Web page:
Marriage register, Patrick Dwyer and Johanna Flynn, V18431781 92

NSW Assisted immigrant lists 1828-1896,

NSW Gaol description and entrance books, 1818-1930, series 2019, item 6/5430, roll 1873; series 2229, item 6/5430, roll 1875; series 2225, item 6/5425, roll 1874.

NSW Government Gazettes

Know your place

Researching the places your ancestors lived is essential for effective family history research. Sources of information vary by location, so it is logical that knowing more about each location will help you find more sources and help you identify which sources are likely to give the best information.


The top half of a hand tinted map of Jamaica and Barbados by John Speed dated 1676. Printed by Thomas Basset and Richard Chiswell, London England. Public domain.

Take civil registration, for example. Civil registration records were created by the government. (1) If you are researching a period after civil registration commenced you can obtain birth certificates, death certificates and marriage certificates. If you are researching a period before that time you have to rely on church records of baptisms, marriages and burials. You need to know this date so that you know what type of sources you are looking for. The date that civil registration commenced is different depending on the location. In England, civil registration began in 1837 but was not compulsory until 1875. In New South Wales, Australia, where I live, it began on 1 March 1856. In Tasmania, Australia, it commenced on 1 December 1838. And so, on… you get the idea.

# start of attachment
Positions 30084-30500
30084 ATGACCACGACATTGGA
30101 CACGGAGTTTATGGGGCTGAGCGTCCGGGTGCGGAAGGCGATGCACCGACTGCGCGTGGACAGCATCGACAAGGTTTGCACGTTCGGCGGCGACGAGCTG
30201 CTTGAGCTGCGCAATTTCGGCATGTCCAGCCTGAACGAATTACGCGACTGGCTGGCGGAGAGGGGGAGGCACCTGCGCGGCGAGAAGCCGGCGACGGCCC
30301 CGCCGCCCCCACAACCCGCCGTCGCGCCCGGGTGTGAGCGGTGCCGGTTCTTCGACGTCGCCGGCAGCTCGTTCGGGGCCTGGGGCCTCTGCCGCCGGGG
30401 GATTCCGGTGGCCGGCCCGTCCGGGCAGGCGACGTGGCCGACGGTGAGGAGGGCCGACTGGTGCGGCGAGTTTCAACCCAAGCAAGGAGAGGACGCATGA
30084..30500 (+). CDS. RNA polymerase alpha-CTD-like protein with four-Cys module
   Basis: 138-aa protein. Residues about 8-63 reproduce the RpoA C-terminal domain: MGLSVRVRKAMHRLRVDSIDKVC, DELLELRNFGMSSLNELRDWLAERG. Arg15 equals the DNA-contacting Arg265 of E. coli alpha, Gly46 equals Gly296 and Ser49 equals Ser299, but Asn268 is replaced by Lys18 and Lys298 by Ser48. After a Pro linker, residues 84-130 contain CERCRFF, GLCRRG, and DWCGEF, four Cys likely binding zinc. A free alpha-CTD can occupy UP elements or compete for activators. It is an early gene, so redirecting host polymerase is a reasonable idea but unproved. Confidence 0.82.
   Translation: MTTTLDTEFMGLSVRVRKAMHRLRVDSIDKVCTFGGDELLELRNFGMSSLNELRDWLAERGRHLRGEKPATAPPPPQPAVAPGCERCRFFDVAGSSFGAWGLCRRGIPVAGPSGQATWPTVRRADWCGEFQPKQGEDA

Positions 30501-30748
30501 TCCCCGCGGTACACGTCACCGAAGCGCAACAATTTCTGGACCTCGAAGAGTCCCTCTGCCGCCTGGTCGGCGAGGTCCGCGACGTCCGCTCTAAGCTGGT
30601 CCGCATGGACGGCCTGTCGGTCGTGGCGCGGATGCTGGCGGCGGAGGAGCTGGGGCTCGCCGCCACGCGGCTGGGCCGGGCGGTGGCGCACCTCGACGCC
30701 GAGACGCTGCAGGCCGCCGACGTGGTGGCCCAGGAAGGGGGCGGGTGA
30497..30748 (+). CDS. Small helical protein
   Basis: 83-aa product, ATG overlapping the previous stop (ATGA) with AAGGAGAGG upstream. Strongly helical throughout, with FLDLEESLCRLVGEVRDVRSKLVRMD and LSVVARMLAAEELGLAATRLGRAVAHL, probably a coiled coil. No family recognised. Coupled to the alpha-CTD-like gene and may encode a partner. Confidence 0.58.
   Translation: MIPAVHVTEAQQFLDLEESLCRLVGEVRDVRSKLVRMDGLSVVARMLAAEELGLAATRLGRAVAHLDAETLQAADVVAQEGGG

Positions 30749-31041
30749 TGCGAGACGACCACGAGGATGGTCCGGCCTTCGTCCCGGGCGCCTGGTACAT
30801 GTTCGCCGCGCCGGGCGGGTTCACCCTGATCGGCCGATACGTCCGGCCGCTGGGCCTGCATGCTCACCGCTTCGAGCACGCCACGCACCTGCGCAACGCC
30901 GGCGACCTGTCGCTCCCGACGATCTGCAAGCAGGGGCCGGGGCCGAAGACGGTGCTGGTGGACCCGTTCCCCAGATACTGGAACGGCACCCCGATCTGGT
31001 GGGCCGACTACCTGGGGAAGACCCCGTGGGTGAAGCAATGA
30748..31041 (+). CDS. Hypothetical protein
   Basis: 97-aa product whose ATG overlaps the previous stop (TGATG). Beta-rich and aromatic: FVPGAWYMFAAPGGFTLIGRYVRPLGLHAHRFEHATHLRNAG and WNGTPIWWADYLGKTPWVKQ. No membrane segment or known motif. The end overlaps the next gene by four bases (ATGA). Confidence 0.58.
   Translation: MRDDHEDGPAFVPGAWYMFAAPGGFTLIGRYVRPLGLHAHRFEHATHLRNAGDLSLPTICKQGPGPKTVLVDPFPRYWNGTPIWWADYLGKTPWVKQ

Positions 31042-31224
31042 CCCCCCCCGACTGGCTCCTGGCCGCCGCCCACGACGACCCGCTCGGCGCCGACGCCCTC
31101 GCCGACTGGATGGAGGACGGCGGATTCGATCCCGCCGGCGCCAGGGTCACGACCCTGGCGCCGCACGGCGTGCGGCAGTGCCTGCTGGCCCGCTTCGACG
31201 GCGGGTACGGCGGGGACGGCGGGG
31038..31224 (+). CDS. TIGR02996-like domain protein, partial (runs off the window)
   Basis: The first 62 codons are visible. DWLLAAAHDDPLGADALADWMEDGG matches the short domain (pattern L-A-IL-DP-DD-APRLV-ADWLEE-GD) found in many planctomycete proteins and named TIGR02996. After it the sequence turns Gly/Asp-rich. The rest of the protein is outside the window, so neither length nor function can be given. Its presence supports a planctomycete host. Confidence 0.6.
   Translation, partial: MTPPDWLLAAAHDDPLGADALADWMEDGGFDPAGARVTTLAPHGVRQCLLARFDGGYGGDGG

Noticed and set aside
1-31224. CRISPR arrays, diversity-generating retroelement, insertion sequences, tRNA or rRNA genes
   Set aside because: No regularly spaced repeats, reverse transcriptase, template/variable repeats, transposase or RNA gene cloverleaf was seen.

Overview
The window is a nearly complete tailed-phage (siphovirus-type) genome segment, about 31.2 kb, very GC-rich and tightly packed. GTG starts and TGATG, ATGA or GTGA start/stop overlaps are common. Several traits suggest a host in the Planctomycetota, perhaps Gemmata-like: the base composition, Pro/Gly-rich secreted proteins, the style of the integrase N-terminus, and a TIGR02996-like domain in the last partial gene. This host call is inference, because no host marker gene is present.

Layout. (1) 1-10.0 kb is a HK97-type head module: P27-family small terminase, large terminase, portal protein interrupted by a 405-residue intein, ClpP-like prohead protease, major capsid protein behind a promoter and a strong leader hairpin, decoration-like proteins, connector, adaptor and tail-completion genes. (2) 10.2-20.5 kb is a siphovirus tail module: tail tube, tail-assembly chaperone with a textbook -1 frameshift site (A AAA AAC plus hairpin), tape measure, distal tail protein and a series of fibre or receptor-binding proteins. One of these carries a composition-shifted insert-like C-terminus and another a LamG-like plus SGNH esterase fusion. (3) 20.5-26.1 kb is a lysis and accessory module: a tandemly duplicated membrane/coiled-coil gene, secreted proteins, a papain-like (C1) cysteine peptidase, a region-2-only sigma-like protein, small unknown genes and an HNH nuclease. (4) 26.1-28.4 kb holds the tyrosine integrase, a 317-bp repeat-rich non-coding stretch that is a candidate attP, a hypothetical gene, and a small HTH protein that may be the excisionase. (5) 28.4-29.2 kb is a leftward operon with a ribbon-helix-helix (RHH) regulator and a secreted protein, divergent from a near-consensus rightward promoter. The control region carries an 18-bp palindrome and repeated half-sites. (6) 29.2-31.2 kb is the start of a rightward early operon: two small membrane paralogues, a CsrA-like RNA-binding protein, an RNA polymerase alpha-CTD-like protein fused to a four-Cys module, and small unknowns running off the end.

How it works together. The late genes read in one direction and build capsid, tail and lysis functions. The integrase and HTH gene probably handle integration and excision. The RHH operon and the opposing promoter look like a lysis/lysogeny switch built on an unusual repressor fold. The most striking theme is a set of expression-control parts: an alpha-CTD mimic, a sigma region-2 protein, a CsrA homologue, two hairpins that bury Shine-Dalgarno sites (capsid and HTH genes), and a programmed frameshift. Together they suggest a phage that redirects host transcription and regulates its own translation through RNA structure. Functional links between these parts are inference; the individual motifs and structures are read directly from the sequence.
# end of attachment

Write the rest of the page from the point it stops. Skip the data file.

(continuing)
Another good reason for learning about places is to help distinguish between people of the same name and to help decide whether your conclusions about a family are correct. Let me give you an example. I was researching a couple who lived in Tumut. The civil registration records showed children being born every 18 months or so in Tumut to parents with the same names as this couple. There was also a child listed with the same parent names, but in a different location – Morpeth. Do I accept this child as theirs? In Google I searched “map Tumut to Morpeth”. This gave me a map showing both locations and the distance between them – 566 kilometres! In the 1850s, this was a very long way to travel.


Knowing the distance between these two places was not sufficient evidence that the child did not belong, but it was sufficient to indicate that I needed to research this child in detail before deciding whether she belonged. And, if you are interested, I discovered evidence of another couple of the same name in Morpeth and concluded that she did not belong in the Tumut family.

How do I get to know the places my families lived?

If you are doing a lot of research in a place, you will probably want to read local histories, gazetteers and so on. However, the two places I begin are Wikipedia and the FamilySearch Wiki.